The Data Protection Assessment elevates the importance of data security and helps gain the trust of the billions of people who use our products and services around the world. That’s why we are committed to providing a seamless experience for our partners as you complete this important privacy requirement.

Here is what you can do now to prepare for the assessment:

  1. Make sure you are reachable: Update your developer or business account contact email and notification settings.
  2. Review the questions in the Data Protection Assessment and engage with your teams on how best to answer these questions. You may have to enlist the help of your legal and information security points of contact to answer some parts of the assessment.
  3. Review Meta Platform Terms and our Developer Policies.

We know that when people choose to share their data, we’re able to work with the developer community to safely deliver rich and relevant experiences that create value for people and businesses. It’s a privilege we share when people grant us access to their data, and it’s imperative that we protect that data in order to maintain and build upon their trust. This is why the Data Protection Assessment focuses on data use, data sharing and data security.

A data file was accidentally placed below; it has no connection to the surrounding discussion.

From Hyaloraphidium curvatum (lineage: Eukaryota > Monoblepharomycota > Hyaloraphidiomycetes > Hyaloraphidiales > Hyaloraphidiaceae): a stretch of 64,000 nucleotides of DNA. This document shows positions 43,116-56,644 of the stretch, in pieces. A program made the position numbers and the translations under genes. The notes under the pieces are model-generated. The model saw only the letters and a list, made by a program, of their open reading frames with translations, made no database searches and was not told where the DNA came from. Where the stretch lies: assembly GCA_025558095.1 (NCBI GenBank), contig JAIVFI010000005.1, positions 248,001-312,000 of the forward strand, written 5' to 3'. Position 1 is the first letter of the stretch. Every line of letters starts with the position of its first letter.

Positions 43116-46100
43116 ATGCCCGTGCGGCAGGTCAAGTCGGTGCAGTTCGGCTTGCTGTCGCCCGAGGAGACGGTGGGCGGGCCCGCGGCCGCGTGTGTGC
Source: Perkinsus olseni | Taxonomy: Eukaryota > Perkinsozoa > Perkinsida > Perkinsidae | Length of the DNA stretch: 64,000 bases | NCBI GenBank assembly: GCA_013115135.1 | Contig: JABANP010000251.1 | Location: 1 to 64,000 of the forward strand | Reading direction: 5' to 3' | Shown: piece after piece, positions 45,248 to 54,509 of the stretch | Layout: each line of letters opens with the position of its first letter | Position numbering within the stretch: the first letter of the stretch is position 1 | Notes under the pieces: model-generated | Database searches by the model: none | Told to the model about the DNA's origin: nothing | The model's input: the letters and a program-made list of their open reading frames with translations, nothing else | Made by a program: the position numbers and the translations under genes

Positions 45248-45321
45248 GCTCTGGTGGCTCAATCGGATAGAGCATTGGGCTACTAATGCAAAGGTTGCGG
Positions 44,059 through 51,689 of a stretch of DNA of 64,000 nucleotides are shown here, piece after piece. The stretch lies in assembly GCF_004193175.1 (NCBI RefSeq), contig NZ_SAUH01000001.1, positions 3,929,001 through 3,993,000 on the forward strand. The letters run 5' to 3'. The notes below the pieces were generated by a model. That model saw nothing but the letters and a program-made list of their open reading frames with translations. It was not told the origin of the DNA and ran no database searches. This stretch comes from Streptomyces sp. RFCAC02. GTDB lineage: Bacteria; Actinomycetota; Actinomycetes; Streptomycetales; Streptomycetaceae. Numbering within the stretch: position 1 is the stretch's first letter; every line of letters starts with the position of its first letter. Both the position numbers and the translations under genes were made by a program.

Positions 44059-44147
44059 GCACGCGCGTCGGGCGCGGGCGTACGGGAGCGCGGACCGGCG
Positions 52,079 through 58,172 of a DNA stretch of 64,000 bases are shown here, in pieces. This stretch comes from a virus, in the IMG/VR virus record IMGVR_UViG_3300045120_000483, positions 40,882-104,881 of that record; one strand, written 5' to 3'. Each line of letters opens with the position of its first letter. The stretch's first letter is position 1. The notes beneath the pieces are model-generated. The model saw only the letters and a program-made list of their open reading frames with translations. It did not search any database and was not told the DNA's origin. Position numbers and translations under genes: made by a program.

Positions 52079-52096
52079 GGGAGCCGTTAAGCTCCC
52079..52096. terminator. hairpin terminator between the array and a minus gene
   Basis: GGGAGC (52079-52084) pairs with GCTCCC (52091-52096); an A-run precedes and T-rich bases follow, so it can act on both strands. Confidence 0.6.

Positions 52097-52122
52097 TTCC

Data privacy is challenging and complex, and we’re dedicated to continuously improving the processes to safeguard user privacy on our platform. Thank you for partnering with us as we continue to build a safer, more sustainable platform.

First seen at developers.facebook.com

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Resources for Completing App Store Data Practice Questionnaires for Apps That Include the Facebook or Audience Network SDK

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Resources for Completing App Store Data Practice Questionnaires for Apps That Include the Facebook or Audience Network SDK